argumate:

prudencepaccard:

eregyrn-falls-art:

Imperfect Owling Weather

Last night was not great.  Weather was yucky – too warm and very humid, ugh.  We also had multiple wild barred owls calling in the woods, which we don’t like. Because they will prey on the saw-whets, and when the barreds are noisy, it’s possible the saw-whets hunker down instead of flying.  (Or don’t come down if they are flying over.)  We’ll have to try playing some great horned owl calls in the early evening, to see if we can discourage the barred owls from hanging around.

So we only got one little girl last night, above (all three pics are the same owl), another hatch-year.

Getting a majority of hatch-year birds isn’t unusual.  It might suggest that we will have a boom year, but it’s still too early to tell.  Boom years will always feature a huge majority of hatch-year birds (like 80% or greater), because the boom is caused by saw-whets laying a really large number of eggs.  (This might be a reflection of prey boom and bust cycles up in their breeding grounds in the boreal forest.)  But there’s always some significant percentage of hatch-year birds.

In addition to the saw-whet, and the barred calls, what we’ve mostly seen in the woods are flying squirrels (cute as the dickens, but a problem, because they get caught in our nets and chew their way out), deer (we had eye-shine the other night), songs of various tree frogs, and far too many spiders.  (Last night we learned that the tiny bright green eye-shine we could see in the taller grass at the side of the path belongs to largish spiders.  A fact that I did not really need to know, but now I do.)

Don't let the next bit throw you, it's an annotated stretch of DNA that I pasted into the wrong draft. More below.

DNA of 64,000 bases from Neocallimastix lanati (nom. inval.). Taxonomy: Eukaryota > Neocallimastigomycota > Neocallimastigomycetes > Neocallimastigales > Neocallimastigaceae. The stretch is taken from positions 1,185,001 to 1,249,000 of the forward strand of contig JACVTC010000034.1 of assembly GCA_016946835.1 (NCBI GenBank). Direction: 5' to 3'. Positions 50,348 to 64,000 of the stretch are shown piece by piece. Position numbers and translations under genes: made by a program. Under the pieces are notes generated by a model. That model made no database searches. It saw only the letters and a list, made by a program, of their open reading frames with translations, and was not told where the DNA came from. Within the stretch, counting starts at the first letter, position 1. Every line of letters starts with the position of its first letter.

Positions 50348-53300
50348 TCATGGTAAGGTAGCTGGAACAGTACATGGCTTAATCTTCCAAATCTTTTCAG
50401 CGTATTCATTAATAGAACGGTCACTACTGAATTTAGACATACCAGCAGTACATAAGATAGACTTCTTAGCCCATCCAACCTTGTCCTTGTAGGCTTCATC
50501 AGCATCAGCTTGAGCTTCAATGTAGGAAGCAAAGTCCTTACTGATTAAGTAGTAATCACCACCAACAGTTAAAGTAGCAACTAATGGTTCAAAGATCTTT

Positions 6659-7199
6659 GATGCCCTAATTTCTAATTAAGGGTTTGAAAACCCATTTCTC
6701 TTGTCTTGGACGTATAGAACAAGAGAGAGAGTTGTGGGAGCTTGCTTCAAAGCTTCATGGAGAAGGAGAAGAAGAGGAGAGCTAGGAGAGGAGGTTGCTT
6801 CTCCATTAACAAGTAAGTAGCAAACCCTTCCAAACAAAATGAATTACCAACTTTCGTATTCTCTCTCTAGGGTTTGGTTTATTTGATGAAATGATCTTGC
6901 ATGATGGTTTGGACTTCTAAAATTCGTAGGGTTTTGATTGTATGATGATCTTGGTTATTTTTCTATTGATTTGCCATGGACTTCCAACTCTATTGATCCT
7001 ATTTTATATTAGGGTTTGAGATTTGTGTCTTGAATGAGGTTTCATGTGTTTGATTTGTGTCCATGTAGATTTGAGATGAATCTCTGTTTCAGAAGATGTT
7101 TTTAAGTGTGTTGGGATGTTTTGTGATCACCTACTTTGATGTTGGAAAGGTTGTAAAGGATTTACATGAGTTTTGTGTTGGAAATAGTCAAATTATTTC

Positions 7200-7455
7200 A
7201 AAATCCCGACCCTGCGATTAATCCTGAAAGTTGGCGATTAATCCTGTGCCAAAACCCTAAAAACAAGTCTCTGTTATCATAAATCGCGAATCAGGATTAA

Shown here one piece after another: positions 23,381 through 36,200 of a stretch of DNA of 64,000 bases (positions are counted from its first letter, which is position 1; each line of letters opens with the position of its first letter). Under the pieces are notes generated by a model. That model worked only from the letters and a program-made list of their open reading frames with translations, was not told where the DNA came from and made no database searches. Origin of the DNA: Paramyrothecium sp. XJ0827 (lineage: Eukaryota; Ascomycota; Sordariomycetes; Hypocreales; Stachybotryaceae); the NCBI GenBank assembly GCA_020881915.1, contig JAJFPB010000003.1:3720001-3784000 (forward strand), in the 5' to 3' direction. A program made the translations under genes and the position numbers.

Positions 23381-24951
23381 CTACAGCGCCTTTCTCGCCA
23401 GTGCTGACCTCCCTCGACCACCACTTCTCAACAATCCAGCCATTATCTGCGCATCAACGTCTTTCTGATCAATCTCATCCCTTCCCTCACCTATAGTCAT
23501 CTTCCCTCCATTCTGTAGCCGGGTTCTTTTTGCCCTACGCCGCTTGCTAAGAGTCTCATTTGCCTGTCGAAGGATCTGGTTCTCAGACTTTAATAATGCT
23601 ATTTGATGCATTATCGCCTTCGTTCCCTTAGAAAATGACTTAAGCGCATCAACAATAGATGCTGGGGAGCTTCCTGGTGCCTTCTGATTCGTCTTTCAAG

We were wondering briefly if you can tell what an animal is by the color of its eye-shine (reflection off the tapetum lucidum behind the retina).  It would be nice, but alas, it doesn’t work that way; the color can vary between individuals in the same species.  In addition to deer, the main animals we could be seeing out there include raccoons, opossums, foxes, weasels, fishers, and coyotes.  We usually hear coyotes (who rally nearby) a few times a year (something I always love!), but haven’t seen one.  The problem is that the deer eyes are high enough off the ground that you have a moment of thinking that it could really only be a deer or coyote, and which is it?  But it’s usually deer.

I’m off for a few nights now, but will pick up again next week!

@argumate

ah Imperfect Owling Weather, my new tagline

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